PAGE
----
Colorful trends: What are the most popular car colors?

Henry Ford infamously promised of the Model T car, “A customer can have a car painted any color that he wants, so long as it is black.”

And while black isn’t quite in the top spot on the current car color popularity roster, it’s close enough to make us realize that even a hundred years isn’t long enough to lure humankind out of the Neutral Zone.


The hottest colors on the street

If a quick look on the freeway didn’t offer enough evidence for a pretty solid guess, the stats confirmed it: when it comes to what they drive, people just love their neutral colors.

According to statistics published by DuPont Automotive Systems, PPG Industries and Axalta Coating Systems white is the number one car color in the US, and around the world.

DuPont’s most popular car colors worldwide (2012)

White/White Pearl: 23 percent
Black/Black Effect: 21 percent
Silver: 18 percent
Gray: 14 percent
Red: 8 percent
Blue: 6 percent
Brown/Beige: 6 percent
Green: 1 percent
Yellow/Gold: 1 percent
Others: 2 percent

Most popular car colors: North America (2013)

A little closer to (our) home, PPG reported that their top car, truck and SUV colors in North America during 2013 were as follows:

White: 21 percent
Black: 19 percent
Gray: 17 percent
Silver: 15 percent

These were followed by red, blue, natural hues (browns, tans, golds, oranges & yellows) and green.

Most popular car colors
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Axalta Coating Systems, a global manufacturer of automotive coatings and another authority on color trends in the automotive industry, also released a report in 2014 with their findings on the hottest vehicle colors in North America.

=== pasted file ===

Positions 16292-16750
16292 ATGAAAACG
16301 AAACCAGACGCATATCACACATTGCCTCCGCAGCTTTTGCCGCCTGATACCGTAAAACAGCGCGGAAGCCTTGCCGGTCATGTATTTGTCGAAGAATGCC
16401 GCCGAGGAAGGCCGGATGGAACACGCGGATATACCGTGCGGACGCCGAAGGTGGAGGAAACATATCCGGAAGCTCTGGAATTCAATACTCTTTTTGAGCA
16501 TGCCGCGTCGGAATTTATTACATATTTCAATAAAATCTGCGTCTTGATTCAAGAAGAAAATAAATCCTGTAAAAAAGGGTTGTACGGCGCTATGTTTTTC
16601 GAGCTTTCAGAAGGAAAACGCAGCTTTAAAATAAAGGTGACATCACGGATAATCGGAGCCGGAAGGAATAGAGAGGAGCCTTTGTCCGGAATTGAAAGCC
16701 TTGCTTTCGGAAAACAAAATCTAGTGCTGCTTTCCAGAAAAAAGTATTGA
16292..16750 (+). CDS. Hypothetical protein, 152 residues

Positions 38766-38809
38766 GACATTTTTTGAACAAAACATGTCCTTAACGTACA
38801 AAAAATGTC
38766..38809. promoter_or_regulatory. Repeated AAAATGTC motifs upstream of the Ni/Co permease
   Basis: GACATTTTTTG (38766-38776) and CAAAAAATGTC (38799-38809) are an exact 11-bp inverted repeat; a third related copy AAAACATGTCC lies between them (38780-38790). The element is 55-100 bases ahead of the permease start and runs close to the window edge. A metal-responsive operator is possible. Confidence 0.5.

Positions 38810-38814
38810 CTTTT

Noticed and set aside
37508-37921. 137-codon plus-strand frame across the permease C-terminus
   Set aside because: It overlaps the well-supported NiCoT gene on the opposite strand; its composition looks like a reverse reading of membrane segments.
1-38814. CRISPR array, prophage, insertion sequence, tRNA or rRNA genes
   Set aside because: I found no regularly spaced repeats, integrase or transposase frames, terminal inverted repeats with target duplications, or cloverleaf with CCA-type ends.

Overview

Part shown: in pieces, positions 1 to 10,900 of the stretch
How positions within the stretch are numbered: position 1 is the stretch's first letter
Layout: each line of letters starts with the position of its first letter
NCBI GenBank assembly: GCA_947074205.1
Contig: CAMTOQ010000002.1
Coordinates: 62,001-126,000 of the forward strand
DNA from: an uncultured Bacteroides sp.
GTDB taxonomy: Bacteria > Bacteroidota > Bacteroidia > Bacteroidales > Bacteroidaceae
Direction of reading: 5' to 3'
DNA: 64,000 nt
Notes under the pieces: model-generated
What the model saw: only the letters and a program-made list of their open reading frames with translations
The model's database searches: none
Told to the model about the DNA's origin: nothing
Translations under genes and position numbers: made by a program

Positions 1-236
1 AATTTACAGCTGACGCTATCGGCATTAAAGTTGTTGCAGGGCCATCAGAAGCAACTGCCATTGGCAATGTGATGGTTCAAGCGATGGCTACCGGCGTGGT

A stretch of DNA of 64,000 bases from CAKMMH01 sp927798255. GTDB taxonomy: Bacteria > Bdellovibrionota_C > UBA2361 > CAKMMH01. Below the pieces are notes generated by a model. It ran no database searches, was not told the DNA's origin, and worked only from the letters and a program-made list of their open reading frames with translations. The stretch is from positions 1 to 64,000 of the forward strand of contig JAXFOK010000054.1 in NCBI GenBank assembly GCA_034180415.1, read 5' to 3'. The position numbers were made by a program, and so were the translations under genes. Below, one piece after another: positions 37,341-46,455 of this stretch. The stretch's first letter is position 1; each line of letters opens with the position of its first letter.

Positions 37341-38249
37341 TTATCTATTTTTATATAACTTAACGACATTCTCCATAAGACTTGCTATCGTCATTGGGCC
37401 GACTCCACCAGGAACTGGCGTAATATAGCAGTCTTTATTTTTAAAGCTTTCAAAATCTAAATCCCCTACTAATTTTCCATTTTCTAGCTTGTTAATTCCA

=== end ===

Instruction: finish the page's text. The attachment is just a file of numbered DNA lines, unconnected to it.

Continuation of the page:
They agree that the two colors are increasing in popularity are white (26%) and black (20%) — with black particularly popular in the  luxury car and luxury SUV market segments. However, the combination of those two shades — silver and gray — continue to slowly fall out of favor. The most popular chromatic colors? Red, with a 9% share, and blue with 7%.

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A whiter shade of pale?

“Today, white tri-coats… evoke quality and value among a variety of vehicle segments,” according to Nancy Lockhart, DuPont color marketing manager. “Solid whites have been seen in vanilla shades, stone shades, and the current preference of bright whites.”

Over at PPG, they agree that there’s more than one way to paint a color. “While white continues to be the most dominant choice in car color, we see growth in the variety of whites being offered to consumers,” said Jane E Harrington, PPG manager, color styling, automotive OEM (original equipment manufacturer) coatings. “Car manufacturers are seeking ways to create variations of white, silver, black and gray that are specific to their brands and that complement different vehicle types.”

Other notable car color trends

PPG also pointed out the following:

  • “Sport” models were most likely to feature shades of red and blue
  • The largest percentage of gold and beige vehicles was in the minivan segment